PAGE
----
BaseDraw – DrawLine2D – Transparency?



  • Hellow,

    I'm currently seeking for a neat way to add an overlay to my camera that will show me a SplitScreen version of my 16:9 camera-layout... and in the end also an option for a 1:1 version.

    Cinema_4D_2020-11-05_14-19-29.png

    My current code looks like the following:

    import c4d
    
    def draw(bd):
        # Various exit conditions.
        if (not isinstance(bd, c4d.BaseDraw) or
            bd.GetDrawPass() != c4d.DRAWPASS_OBJECT):
            return False
    
        #works only on active Camera
        obj = op.GetMain()
        scene_cam = bd.GetSceneCamera(doc)
        if obj != scene_cam:
            return False
    
        res = bd.GetFrame()
        x, y = res['cr'], res['cb']
        # print(x, y)
    
        bd.SetPen(c4d.Vector(1,0,0))
    
        for i in range(x/2):
            p1 = c4d.Vector(i,0,0)
            p2 = c4d.Vector(i,y,0)
            bd.DrawLine2D(p1, p2)
    
    def main():
        pass
    

    Here's my scene-file: bddraw_safe-frame.c4d

    However, my questions are:

    1. Is it possible to add transparency to my current Pen, or do I have to use another method for approaching this? BaseDraw.DrawTexture for example?
    2. Is it possible to draw ABOVE the Safe Frames that can be activated via the Viewport HUD Menu?

    Thanks,
    Lasse



  • Hi @lasselauch,

    regarding your first question, you can set the transparency of the following drawing operations with BaseDraw.SetTransparency. So you could just add bd.SetTransparency(-125) to your script for example to draw everything with an alpha of 50%.
    For your second question about drawing on top of the safe frame indicators (I assume that was what you meant with drawing "above" them), there is no direct answer, since there is no draw pass which lets you draw on such a high level. But you can of course just turn of the built in safe frame indicators and draw your own. Below you will find a script and a scene file which deal with both your questions and go a bit more into the details. If possible, you should use the file, since the script does rely on some user data.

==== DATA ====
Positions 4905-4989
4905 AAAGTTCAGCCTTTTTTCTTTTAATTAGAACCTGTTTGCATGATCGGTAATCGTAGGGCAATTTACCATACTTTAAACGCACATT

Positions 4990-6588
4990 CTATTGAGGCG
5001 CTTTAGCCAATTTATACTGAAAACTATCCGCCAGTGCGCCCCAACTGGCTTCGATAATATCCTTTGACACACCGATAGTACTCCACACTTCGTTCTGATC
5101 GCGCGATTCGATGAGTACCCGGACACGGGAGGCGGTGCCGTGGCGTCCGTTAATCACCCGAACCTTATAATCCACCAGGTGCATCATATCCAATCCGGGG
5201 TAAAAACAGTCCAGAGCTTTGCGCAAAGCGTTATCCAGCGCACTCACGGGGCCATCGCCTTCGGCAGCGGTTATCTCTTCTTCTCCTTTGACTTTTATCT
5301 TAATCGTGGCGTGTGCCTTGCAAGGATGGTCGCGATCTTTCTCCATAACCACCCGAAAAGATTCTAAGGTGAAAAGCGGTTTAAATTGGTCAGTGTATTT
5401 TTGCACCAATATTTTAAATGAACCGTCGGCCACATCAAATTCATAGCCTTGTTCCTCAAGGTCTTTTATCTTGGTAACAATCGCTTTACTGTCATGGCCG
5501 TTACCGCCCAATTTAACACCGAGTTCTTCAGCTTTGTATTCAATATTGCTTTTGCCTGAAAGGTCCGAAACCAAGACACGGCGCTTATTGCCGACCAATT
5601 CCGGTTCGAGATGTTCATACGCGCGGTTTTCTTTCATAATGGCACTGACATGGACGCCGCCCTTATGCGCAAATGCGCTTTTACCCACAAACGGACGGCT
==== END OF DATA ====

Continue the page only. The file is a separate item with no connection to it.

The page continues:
Cheers,
    Ferdinand

    draw_camera_info.c4d

    """ Explores the overlay and safe frame questions as discussed in
        https://plugincafe.maxon.net/topic/12990/
    
        Draws a semi-transparent overlay with BaseDraw.DrawPolygon() and optionally replaces the indicator bars for the safe frame area.
    """
    
    import c4d
    
    
    def draw(bd):
        """Draws restriction indicators into a viewport.
        """
        # Get out when we are not in the object draw pass or when this tag is not
        # sitting on the currently active camera in the document. You could also
        # draw in other draw passes, depending on what you want to do with this
        # script.
        node = op.GetObject()
        if (not isinstance(bd, c4d.BaseDraw) or
            bd.GetDrawPass() != c4d.DRAWPASS_OBJECT or
                node != bd.GetSceneCamera(doc)):
            return
    
        # Set the drawing coordinate system to screen space.
        bd.SetMatrix_Screen()
        # The frame and safe-frame of the viewport.
        frame, safe_frame = bd.GetFrame(), bd.GetSafeFrame()
    
        # Variable for up to where the overlay should reach.
        ratio = .5
        # Set the transparency for the following drawing operations. See docs
        # for details on BaseDraw.SetTransparency().
        transparency = int(op[c4d.ID_USERDATA, 1] * 255)
        bd.SetTransparency(-transparency)
    
        # Draws the main overlay. We could also use lines like you did, but
        # just drawing a single polygon seems to be much more straight forward.
        points = [c4d.Vector(frame["cl"], frame["ct"], 0),
                  c4d.Vector(frame["cr"] * ratio, frame["ct"], 0),
                  c4d.Vector(frame["cr"] * ratio, frame["cb"], 0),
                  c4d.Vector(frame["cl"], frame["cb"], 0)]
        colors = [op[c4d.ID_USERDATA, 2]] * 4
        bd.DrawPolygon(points, colors)
    
        # We cannot draw on top of Cinema's safe frame indicators, but we can
        # turn them off and draw our own. This comes with the disadvantage that
        # the tag might leave a viewport with disabled safe frame overlays when
        # the tag is deleted or moved.
        # Which could be mitigated using messages, but should be done in a full
        # blown TagData plugin or otherwise we would have to jump through quite
        # a few hoops here.
    
        # User says we should use Cinema's default safe frame indicators.
        if op[c4d.ID_USERDATA, 3] == False:
            bd[c4d.BASEDRAW_DATA_SHOWSAFEFRAME] = True